Part-timer defends the controversial practice

Part-timer defends the controversial practice

A seasoned broker – now a part-timer – is defending that choice, challenging mortgage professionals who argue the industry has no place for him and a growing number of others.

“I take strong exception to someone saying that there is no room for part-timers in the industry,” Greg Barrow, a part-time agent with Dominion Lending Centres in Richmond Hill, Ont., told “You know, I understand where they’re coming from, but there is no reason that a part-timer who is keeping up with all the changes in the industry – the lender products, the regulations and rule changes – should and could be distinguished from a full-time one. Certainly I make sure that I spend the time and make the commitment to ensure that there is no disadvantage to the client.”

Barrow’s comments are a direct answer to an increasingly loud call for regulatory changes that would discourage part-time brokering. Advocates view it as the best way to shore up professional standards and maximize client satisfaction while minimizing client complaints. The move has also been billed as a way to increase broker efficiency ratios and to re-establish a more profitable playing field for full-time mortgage professionals.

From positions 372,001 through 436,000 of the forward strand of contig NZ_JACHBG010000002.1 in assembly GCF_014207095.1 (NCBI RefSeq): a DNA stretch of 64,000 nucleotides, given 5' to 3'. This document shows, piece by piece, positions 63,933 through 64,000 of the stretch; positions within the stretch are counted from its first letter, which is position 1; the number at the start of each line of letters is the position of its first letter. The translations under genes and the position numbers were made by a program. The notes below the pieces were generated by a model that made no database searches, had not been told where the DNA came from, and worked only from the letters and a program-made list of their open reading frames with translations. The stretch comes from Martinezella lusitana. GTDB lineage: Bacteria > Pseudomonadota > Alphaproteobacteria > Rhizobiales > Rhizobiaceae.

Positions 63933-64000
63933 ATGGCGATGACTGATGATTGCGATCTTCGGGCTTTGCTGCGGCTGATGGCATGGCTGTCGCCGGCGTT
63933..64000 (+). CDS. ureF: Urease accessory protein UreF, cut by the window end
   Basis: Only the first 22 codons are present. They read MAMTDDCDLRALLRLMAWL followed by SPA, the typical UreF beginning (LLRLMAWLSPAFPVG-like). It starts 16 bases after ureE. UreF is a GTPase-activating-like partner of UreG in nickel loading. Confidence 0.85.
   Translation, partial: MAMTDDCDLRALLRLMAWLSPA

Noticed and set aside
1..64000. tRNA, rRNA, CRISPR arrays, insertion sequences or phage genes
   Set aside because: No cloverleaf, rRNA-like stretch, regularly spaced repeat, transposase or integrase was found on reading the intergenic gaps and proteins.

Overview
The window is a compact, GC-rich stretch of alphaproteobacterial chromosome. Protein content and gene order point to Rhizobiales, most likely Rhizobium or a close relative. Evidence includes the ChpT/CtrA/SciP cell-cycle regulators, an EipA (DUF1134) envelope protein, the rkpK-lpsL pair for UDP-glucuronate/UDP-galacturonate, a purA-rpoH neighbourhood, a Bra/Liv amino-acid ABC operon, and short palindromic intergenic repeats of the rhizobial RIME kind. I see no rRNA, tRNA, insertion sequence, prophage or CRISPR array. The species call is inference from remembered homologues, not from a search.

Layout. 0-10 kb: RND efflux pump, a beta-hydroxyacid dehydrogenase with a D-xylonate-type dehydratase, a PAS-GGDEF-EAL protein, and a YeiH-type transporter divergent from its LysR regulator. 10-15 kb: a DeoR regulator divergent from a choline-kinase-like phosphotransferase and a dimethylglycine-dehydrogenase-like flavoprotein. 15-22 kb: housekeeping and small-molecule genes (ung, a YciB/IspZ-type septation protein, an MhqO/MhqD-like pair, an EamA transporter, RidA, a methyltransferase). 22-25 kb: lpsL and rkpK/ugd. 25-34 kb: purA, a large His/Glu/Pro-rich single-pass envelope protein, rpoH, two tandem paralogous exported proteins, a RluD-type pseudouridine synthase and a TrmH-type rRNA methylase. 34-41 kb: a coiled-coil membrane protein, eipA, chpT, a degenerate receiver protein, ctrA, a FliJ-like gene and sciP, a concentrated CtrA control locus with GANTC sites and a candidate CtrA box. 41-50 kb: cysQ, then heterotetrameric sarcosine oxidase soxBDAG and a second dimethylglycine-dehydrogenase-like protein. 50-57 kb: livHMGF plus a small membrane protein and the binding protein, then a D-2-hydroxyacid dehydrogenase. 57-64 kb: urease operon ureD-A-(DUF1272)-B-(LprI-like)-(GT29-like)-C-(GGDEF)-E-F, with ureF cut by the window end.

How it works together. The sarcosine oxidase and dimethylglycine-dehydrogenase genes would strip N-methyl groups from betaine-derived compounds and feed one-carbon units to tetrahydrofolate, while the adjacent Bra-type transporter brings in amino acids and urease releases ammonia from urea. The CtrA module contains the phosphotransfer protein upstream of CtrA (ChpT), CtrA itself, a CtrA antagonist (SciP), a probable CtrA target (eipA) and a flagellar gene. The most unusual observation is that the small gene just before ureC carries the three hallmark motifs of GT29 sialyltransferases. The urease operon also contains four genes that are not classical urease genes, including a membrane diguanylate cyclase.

Barrow, who worked full-time as a broker for four years before taking a full-time position as a web developer last fall, understands the concerns of peers opposed to part-timers, but is himself concerned about stereotyping.

“I’ve made a conscious decision to take on a limited number of clients each month so that I can devote the time necessary to serving that client and ensuring they get the best deal possible,” he told “I refer on most clients to other brokers because I don’t’ have the time to devote.”

More and more agents are opting to do the same, as they decide to go part-time and seek full-time employment outside the industry.

The number of Vancouver brokers taking a second job outside the mortgage biz is on the upswing, seasoned professionals told, as the competition for a falling number of originations heats up and newbies find themselves without the established portfolios needed to grow referrals and refinances.

“A lot of people looked at broking in the last boom as very lucrative and they entered the market thinking that the money was always just going to flow in,” said Luisa Hough, owner/broker of Exclusive Mortgage Professionals in Surrey. “The market has now slowed, and it hasn’t worked out for them and they find themselves in a tough situation.”

That phenomenon is expected to grow with new relicensing requirements for Ontario mortgage professionals. CAAMP President Jim Murphy is, in fact, suggesting the province could lose a significant number of its brokers and agents by next spring.

“In the last license renewal period in March 2010, 15 per cent of Ontario licensees – agents and brokers – did not renew their license,” he told “In the 18 months since ….They have made up for the 15 per cent loss. Brokers and agents in Ontario this time must also take a re-licensing course, which they did not have to do last time (and) my guess would be (the loss could be) 10 per cent to 15 per cent.”